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Caries Res. 1999;33(1):81-7.

Enamel erosion by some soft drinks and orange juices relative to their pH, buffering effect and contents of calcium phosphate.

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  • 1Department of Operative Dentistry and Endodontics, Royal Dental College, Faculty of Health Sciences, Aarhus C, Denmark. joost@odont.aau.dk

Abstract

The capability of a soft drink or a juice to erode dental enamel depends not only on the pH of the drink, but also on its buffering effect. As the latter is the ability of the drink to resist a change of pH it may add to the effects of the actual pH. The aim of the present study was to compare the pH and the buffering effect of various soft drinks with their erosive effects and the solubility of apatite. In 18 soft drinks, mineral waters and juices available on the Danish market, pH and the concentrations of calcium, phosphate and fluoride were determined. The buffering effect was determined by titration with NaOH. Human teeth (n = 54) covered with nail varnish except for 3x4-mm windows were exposed to 1.5 liters of the drink for either 7 days or 24 h under constant agitation. The depth of the erosions was assessed in longitudinal sections. The depth was found to vary greatly from 3 mm eroded by the most acidic drinks and fresh orange juice to only slightly affected surfaces by most of the mineral waters. The dissolution of enamel increased logarithmically inversely with the pH of the drink and parallel with the solubility of enamel apatite. Orange juice, pH 4.0, supplemented with 40 mmol/l calcium and 30 mmol/l phosphate did not erode the enamel as the calcium and phosphate saturated the drink with respect to apatite. Generally, the lower the pH the more NaOH was necessary to bring the pH to neutrality. In particular the buffering effect of the juice was high. For all drinks, no effect of their low fluoride concentrations was observed.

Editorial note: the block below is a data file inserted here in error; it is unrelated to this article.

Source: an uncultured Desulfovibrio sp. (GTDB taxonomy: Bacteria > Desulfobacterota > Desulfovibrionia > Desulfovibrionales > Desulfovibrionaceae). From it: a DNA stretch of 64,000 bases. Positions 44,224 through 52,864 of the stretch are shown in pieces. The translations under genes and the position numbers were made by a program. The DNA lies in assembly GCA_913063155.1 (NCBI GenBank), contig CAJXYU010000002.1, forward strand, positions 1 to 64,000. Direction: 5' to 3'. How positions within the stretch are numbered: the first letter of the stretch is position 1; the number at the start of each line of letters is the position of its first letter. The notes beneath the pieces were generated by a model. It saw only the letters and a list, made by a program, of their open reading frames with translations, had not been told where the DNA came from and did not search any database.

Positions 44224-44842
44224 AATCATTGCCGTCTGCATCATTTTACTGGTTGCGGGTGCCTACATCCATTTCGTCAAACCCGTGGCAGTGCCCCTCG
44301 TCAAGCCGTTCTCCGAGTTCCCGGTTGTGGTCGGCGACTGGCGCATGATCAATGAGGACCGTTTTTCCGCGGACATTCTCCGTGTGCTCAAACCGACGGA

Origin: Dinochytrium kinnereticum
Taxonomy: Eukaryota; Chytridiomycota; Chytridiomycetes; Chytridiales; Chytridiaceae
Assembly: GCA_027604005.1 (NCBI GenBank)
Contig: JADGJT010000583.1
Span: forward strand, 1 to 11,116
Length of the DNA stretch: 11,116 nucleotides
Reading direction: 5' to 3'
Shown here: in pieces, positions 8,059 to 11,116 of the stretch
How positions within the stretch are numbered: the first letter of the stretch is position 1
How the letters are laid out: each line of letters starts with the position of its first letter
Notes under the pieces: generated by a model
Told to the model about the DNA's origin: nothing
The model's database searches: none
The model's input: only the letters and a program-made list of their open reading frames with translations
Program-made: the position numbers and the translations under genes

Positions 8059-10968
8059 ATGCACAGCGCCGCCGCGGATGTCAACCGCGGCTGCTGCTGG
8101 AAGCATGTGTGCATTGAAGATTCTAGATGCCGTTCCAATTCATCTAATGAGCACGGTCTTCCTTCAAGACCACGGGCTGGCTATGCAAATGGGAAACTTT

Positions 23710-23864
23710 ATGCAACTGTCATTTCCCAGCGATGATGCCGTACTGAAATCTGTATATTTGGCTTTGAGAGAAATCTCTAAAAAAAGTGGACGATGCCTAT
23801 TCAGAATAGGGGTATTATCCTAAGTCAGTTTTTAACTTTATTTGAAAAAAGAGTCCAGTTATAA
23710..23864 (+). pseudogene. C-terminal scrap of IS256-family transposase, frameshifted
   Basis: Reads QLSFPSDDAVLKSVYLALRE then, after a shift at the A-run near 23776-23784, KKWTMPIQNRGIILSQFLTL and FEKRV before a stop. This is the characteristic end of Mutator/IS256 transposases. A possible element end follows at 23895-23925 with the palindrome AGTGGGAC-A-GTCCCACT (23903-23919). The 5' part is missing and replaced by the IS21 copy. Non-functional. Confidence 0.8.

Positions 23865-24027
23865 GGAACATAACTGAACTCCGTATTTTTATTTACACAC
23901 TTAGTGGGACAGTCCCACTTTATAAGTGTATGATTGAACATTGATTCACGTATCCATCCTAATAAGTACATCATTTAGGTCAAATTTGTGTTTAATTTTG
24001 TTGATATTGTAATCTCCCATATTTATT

PMID:
9831784
[PubMed - indexed for MEDLINE]
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